SEATTLE/WASHINGTON: Boeing Co faces a new fine from U.S. regulators as part of a expected settlement with U.S. regulators over quality and safety-oversight lapses going back years, two people familiar with the matter said, a setback that comes as Boeing wrestles with repairs to flawed 787 Dreamliner jets that could dwarf the cost of the federal penalty.
Boeing is beginning painstaking repairs and forensic inspections to fix structural integrity flaws embedded deep inside at least 88 parked 787s built over the last year or so, a third industry source said.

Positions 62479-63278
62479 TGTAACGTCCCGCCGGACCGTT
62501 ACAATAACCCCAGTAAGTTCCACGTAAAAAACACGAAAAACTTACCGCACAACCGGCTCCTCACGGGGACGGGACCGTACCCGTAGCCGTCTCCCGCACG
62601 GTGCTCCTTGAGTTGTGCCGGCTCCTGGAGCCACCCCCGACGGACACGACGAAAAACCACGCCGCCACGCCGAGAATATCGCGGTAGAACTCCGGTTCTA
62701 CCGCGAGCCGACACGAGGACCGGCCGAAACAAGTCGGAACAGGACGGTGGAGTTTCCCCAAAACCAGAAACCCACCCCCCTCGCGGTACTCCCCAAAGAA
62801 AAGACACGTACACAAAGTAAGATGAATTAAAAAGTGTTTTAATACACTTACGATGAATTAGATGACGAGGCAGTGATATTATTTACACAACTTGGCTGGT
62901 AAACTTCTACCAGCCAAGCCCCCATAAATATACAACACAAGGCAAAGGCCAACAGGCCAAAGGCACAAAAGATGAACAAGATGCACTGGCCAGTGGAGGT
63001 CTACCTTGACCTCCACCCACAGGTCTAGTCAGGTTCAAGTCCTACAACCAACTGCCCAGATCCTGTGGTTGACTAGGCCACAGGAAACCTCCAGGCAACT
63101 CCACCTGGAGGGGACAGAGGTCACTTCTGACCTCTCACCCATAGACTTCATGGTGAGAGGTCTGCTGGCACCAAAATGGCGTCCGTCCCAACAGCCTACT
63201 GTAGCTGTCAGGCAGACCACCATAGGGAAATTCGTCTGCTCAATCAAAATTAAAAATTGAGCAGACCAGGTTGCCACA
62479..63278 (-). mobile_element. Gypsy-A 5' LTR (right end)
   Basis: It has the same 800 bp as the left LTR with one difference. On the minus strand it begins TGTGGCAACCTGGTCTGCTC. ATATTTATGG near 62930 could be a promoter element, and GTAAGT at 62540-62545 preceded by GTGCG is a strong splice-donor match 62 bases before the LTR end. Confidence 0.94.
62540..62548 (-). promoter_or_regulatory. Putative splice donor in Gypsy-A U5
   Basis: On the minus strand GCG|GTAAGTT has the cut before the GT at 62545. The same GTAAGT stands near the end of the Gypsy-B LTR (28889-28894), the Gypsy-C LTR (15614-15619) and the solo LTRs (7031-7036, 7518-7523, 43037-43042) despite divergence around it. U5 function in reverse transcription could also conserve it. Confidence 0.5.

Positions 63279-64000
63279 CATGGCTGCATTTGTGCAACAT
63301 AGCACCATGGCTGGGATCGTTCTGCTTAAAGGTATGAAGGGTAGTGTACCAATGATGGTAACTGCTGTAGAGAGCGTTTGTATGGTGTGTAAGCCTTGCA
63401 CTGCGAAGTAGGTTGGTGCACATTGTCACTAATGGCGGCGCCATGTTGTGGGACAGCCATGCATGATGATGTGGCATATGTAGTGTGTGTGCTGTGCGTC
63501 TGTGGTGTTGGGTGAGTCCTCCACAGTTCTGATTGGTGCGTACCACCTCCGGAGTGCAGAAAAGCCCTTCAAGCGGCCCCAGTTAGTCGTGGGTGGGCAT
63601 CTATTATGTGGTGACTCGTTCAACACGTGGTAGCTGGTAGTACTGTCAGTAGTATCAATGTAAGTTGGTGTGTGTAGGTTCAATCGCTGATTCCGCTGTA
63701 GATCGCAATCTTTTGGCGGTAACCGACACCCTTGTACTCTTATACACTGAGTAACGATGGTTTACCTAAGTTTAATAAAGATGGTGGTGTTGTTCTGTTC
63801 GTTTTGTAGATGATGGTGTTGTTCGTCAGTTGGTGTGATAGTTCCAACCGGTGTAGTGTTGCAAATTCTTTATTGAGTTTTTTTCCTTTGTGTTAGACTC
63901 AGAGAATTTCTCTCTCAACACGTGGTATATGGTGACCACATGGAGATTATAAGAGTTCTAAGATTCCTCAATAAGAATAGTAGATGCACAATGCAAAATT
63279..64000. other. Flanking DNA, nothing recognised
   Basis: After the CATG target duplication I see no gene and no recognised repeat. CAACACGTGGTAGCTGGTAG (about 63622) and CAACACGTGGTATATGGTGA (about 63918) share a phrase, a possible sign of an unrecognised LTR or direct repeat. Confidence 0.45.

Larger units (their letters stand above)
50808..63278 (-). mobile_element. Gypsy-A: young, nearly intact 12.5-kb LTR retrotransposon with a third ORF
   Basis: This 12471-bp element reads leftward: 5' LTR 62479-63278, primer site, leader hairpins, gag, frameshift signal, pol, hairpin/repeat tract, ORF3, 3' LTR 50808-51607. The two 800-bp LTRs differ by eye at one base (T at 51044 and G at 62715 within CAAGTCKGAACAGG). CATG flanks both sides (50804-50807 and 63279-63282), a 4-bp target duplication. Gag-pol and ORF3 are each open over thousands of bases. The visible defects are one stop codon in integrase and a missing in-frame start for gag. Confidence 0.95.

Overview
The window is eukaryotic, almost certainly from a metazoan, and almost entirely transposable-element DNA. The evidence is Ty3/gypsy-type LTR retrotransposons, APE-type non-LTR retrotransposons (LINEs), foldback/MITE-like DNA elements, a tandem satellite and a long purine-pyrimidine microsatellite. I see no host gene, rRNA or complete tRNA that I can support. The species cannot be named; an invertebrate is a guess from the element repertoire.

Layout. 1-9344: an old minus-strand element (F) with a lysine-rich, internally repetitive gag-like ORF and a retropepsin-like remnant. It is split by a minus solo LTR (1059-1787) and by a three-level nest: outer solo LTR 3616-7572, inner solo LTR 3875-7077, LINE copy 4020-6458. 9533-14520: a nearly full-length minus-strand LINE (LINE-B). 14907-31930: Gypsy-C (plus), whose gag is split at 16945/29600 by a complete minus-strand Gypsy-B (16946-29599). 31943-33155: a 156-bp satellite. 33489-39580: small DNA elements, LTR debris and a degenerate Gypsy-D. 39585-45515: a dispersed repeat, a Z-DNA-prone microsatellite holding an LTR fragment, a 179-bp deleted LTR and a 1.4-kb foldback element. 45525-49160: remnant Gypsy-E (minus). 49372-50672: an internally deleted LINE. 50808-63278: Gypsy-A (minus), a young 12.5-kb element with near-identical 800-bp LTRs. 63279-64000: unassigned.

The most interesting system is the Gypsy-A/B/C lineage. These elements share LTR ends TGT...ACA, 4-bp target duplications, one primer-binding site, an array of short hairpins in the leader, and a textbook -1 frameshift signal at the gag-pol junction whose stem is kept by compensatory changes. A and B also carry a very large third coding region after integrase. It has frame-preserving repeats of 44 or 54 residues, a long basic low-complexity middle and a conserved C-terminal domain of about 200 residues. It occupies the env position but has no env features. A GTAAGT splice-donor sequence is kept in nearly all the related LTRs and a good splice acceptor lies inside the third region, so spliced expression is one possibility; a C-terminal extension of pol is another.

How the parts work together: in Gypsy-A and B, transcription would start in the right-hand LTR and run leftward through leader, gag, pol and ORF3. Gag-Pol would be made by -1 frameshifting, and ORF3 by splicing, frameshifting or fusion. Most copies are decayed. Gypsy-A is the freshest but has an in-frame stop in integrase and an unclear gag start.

The inspections and retrofits could take weeks or even up to a month per plane and are likely to cost hundreds of millions – if not billions – of dollars, depending to a large degree on the number of planes and defects involved, the person said.
Boeing and the FAA did not immediately respond to requests for comment.
The FAA and Boeing reached a settlement in 2015 in which Boeing agreed to take actions to meet engineering and manufacturing performance metrics and to resolve allegations documented in 13 FAA enforcement investigative reports from 2009 through 2015.
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